Agencies should be clear how applicants can access both the personal information they provided for the appointment process and information the agency received following required checks and cross-referencing.

Demand for these requests may occur from unsuccessful applicants who will want to know more about why they were not successfully appointed. You may wish to provide a direct link to your agency’s privacy statement available on your agency’s website, which will include contact details for the agency’s privacy officer.

Agencies should consider proactively releasing information to applicants when the appointment process has finished; see the note about Delete when no longer needed below.

Accuracy before use

While most personal information received by an agency will be accurate, agencies will need to decide how valid certain personal information is for appointing an applicant to a board. For example, agencies should record their decision on why a reference letter that’s several years old may be accepted or not accepted.

Consideration should be given for open-source material collected during the appointment process. Social media posts that are several years old may not accurately reflect the individual as they are today. Reporting in overseas media about the individual, especially in countries where press freedom is strictly limited, may be unfairly biased and inaccurate.

Delete when no longer needed

Information collected should be deleted when no longer required. This includes personal information of unsuccessful applicants. The Public Records Act 2005 has requirements on how long information should be kept by Public Service agencies.

Agencies should consult their document destruction schedule for guidance on how long to keep personal information. Archives New Zealand can provide further information and guidance.

It’s an offence under the new Privacy Act 2020 (section 212) to destroy information when an agency knows that a request for that information has been made. Agencies may consider proactively providing personal information to successful and unsuccessful applicants to minimise the risk of deleting information that may be requested by an applicant.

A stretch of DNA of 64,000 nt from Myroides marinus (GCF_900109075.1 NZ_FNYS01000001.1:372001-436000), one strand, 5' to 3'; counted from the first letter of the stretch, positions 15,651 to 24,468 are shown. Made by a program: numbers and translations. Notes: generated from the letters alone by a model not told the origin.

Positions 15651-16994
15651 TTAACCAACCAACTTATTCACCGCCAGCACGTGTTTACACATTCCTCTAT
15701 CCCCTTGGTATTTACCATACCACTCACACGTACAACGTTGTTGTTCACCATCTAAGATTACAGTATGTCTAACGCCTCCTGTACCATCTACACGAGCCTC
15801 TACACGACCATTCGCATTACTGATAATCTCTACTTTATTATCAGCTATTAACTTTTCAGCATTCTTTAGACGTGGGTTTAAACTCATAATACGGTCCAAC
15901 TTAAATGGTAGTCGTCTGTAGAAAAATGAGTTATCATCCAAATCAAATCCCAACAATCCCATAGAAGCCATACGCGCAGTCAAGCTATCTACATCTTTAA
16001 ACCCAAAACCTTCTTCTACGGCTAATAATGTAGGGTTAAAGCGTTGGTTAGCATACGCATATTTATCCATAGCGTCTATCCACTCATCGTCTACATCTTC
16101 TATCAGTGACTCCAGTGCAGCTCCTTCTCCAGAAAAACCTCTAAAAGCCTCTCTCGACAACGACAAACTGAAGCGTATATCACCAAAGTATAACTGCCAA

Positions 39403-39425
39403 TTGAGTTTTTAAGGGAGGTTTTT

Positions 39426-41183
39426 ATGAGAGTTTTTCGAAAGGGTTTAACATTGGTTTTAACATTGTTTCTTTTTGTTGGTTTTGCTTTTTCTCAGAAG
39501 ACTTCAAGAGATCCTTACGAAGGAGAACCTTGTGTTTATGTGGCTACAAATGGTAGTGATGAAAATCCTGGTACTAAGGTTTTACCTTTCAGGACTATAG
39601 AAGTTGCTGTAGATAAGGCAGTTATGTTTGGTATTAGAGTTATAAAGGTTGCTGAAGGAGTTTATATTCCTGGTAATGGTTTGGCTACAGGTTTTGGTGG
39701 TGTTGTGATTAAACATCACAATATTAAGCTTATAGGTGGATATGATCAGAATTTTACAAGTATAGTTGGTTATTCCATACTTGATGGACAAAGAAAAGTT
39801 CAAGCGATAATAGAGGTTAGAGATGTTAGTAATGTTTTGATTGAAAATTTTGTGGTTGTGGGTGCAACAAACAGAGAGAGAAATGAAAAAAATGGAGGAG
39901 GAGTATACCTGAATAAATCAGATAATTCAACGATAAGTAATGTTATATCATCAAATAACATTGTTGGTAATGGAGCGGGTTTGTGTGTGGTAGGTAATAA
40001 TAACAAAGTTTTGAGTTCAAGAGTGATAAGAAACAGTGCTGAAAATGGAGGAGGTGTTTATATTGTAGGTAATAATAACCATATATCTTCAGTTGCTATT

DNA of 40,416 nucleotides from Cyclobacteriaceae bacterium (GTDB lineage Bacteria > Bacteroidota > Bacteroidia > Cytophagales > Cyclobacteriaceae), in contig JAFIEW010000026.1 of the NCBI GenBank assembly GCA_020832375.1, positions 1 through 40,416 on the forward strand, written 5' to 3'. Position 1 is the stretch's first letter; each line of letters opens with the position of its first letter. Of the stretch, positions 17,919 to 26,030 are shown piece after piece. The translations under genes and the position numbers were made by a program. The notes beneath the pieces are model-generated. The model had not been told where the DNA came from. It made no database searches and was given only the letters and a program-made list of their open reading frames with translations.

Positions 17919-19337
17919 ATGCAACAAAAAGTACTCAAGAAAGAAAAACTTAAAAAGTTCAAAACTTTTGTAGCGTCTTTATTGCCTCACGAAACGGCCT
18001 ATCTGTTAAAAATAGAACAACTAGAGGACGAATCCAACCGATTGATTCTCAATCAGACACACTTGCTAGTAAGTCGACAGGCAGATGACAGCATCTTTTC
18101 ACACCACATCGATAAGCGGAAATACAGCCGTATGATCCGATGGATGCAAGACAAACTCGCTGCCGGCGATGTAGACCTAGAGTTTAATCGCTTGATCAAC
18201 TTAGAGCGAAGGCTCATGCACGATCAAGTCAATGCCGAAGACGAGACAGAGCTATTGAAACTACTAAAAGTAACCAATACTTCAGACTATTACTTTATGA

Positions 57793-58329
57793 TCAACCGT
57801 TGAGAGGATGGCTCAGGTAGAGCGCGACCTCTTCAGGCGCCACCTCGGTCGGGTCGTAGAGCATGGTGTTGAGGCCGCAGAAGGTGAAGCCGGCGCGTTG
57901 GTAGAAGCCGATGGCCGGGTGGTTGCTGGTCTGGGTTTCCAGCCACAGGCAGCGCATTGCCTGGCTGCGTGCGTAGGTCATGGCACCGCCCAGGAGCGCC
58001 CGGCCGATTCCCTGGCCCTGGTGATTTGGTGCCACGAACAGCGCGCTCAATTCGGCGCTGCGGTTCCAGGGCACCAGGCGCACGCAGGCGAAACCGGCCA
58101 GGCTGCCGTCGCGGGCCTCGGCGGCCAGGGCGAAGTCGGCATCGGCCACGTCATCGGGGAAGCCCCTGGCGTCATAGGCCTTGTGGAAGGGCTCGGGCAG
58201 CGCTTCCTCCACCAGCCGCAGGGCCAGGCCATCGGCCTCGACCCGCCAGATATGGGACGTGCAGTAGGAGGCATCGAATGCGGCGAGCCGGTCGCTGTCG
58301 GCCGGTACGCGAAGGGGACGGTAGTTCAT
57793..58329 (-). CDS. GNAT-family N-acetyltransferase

Limits on use of personal information

Personal information submitted by applicants for a position should only be used for that purpose. There are several exceptions listed in Information Privacy Principle 10. Officials in agencies should consult their privacy officer for advice on appropriate reuse of personal information.

Limits on disclosure of personal information

Agencies should not disclose personal information to another person or agency unless the agency believes on reasonable grounds that one of the reasons in Information Privacy Principle 11 applies. As above, officials should consult with the privacy officer for advice about sharing information with another person or agency.

It’s important that applicants are aware that their information may be shared with another agency for a set purpose so that they’re informed and aware when they provide authorisation; an agency can share information with another person or agency if the applicant authorises it.

If an agency receives information from an applicant that is demonstrably false, and that agency knows that the individual has supplied the same false information to another agency, the first agency can consider sharing the evidence that the information supplied is false. The agency must consider this with their privacy officer before sharing.

Disclosing personal information overseas

This affects Limits on disclosure of personal information above only.

If an agency needs to share information with a foreign person or entity such as a previous employer, education institute, or government function, the agency must be confident that the applicant’s personal information will be treated in a way that is similar to New Zealand’s privacy safeguards in the Privacy Act 2020.

When an agency begins to check with a foreign person or entity about an applicant’s personal details, and the agency doesn’t believe that foreign country has comparable privacy safeguards to New Zealand, the applicant should be informed by the agency that they’ll be checking with those specific foreign people or entities, and that those foreign people or entities may not be required to hold their personal information with privacy safeguards comparable to New Zealand.

The above is not required if the foreign person or entity:

  • does business in New Zealand
  • is subject to privacy laws in that country in which, similar to the Privacy Act 2020, the foreign person or entity is required to protect the information (for instance an agency may set up appropriate clauses in a contract)
  • is in a prescribed binding scheme or country. Information Privacy Principle 12 covers this in more

Officials should consult with their privacy officer if they’re not confident a foreign person or entity is not subject to privacy laws comparable to the Privacy Act 2020, and should record their decision making. Further guidance on sharing information with foreign people and entities, including a decision-tree, is available from the Office of the Privacy Commissioner.

Unique identifiers

Unique identifiers are only to be used if it’s necessary to do one or more functions efficiently. Agencies should strongly consider if it’s necessary to assign unique identifiers to individuals for the purpose of board appointments. Information Privacy Principle 13 covers more information about unique identifiers and their use.

2The Government Chief Privacy Officer function is an all-of-government functional leader based in the Digital Public Service branch of the Department of Internal Affairs.